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Pounded in the butt by dialectical materialism.

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Jane Campbell

5 Comments

  1. Daniel Harper
    August 9, 2016 @ 11:21 am

    A truly fascinating analysis, even to someone such as I who has absolutely no knowledge of esoteric symbols. I must go back and re-watch some of the Moffat era it seems, perhaps with a closer eye.

    I’m really intrigued by your idea of Amy as a survivor of sexual assault. Without oversimplifying (and with the knowledge that this kind of statement can be read as horribly offensive very easily), an Amy with that in her background makes a lot of sense: her playful sexual aggression, for instance, becomes a way of regaining agency over her sexuality as an adult. It also helps explain her attraction to the boring, stable-as-a-rock Rory while being drawn also to the mysterious manchild Doctor.

    Keep it up. I’m definitely interested in reading more analysis from you on this level.

    Reply

  2. Megara Justice Machine
    August 9, 2016 @ 11:50 am

    I have nothing else to offer but my praise, this was great stuff.

    Reply

  3. Polly
    August 9, 2016 @ 12:25 pm

    Greetings! My friend, I can’t imagine that simple circle in the square can present so many information. Thanks for this interesting topic. I will definitely recommend your site to all my friends. Please keep it good posting. But also, professionals at http://www.custom-paper-writing.org can help you decide any paper tasks as soon as you need.

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  4. Kiki Basco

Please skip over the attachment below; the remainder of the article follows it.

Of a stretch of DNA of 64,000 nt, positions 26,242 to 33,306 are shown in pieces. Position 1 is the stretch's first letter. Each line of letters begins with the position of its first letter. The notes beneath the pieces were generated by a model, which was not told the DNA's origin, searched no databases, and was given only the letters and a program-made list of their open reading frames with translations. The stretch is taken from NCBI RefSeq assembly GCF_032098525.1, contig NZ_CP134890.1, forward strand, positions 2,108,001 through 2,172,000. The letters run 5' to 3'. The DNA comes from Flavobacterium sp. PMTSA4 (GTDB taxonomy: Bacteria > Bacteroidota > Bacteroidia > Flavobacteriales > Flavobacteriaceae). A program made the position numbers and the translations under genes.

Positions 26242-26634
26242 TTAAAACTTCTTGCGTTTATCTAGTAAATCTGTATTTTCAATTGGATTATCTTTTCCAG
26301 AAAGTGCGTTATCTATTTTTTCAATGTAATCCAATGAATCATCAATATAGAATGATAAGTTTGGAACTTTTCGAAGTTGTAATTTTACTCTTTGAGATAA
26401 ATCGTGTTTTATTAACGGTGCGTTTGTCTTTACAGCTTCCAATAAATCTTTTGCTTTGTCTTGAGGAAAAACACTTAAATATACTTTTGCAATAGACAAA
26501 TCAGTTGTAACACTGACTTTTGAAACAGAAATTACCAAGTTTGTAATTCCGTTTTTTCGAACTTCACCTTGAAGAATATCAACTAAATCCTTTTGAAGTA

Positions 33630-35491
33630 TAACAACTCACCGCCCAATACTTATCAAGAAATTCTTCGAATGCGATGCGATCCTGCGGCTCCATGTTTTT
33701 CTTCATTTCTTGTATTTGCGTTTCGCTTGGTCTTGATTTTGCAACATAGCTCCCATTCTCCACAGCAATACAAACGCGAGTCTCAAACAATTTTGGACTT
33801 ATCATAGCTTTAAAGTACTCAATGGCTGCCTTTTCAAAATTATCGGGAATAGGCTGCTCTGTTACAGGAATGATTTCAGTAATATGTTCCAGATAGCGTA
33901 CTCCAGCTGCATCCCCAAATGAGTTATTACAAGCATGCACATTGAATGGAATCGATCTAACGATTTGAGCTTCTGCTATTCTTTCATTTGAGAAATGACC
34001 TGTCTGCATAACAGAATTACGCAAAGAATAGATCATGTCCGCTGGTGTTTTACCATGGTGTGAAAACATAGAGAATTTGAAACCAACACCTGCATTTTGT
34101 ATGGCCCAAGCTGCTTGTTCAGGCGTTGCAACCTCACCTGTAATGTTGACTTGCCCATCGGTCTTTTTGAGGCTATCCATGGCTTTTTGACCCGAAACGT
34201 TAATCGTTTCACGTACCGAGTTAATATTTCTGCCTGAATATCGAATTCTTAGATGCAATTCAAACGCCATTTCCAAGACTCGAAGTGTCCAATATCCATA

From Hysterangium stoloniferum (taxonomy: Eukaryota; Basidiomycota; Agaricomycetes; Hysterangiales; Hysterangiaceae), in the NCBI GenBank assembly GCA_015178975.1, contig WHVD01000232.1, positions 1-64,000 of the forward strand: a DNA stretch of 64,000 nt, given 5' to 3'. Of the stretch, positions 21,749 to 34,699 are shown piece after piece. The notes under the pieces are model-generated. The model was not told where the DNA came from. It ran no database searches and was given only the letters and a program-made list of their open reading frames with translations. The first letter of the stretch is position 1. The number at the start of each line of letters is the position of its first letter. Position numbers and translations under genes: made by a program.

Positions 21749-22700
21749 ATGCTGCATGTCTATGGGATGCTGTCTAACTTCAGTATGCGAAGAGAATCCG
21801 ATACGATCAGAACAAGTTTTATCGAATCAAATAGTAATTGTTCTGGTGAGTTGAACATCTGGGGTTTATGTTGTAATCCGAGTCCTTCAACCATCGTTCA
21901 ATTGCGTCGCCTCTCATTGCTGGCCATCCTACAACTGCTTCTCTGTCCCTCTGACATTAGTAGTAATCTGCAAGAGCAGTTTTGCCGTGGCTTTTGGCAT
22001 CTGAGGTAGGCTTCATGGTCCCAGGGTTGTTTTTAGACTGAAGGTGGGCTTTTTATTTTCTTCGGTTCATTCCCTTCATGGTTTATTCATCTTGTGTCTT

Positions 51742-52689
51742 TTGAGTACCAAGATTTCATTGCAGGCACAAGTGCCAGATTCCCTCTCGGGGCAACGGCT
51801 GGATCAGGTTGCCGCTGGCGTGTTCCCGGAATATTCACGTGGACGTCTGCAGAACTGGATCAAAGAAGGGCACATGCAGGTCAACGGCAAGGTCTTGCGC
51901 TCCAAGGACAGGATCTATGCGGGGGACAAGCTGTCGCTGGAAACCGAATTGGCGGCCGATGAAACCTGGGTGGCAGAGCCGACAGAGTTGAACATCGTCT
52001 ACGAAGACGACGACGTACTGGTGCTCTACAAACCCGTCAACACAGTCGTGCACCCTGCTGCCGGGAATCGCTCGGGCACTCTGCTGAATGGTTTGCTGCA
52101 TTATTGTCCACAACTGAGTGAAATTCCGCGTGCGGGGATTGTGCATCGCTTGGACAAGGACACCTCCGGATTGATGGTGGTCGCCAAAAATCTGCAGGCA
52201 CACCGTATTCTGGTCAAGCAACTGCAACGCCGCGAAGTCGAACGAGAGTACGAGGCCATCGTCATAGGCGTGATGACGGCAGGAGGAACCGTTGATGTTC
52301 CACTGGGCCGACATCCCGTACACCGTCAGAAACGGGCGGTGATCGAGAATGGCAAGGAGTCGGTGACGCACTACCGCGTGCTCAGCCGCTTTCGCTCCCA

August 9, 2016 @ 3:40 pm

    Great read, although I doubt the alchemical symbolism is intentional. But who cares about intent when you get posts like this?

    Jane, are you by any chance a fan of Sam Kieth? His comics are literally swimming in square/circle/circle-in-square imagery. Zero Girl in particular plays with these ideas in both a Jungian sense (literally– the protagonist asks Carl Jung for advice) and as a metaphor for sexual abuse (the comic centers on a relationship between a 16-year-old and a 32-year-old), but it pops up everywhere in his comics. Not just in the content, but in the form, because comic books are a medium full of shapes and he both can and does manipulate things like the shape of thought bubbles. Great stuff.

    Reply

  5. john
    November 13, 2019 @ 11:38 am

    thank you so much share the blog Zero Girl in particular plays with these ideas in both a Jungian sense (literally– the protagonist asks Carl Jung for advice) and as a metaphor for sexual abuse (the comic centers on a relationship between a 16-year-old and a 32-year-old), but it pops up everywhere in his comics.now is
    https://chemxper.weebly.com/

    Reply

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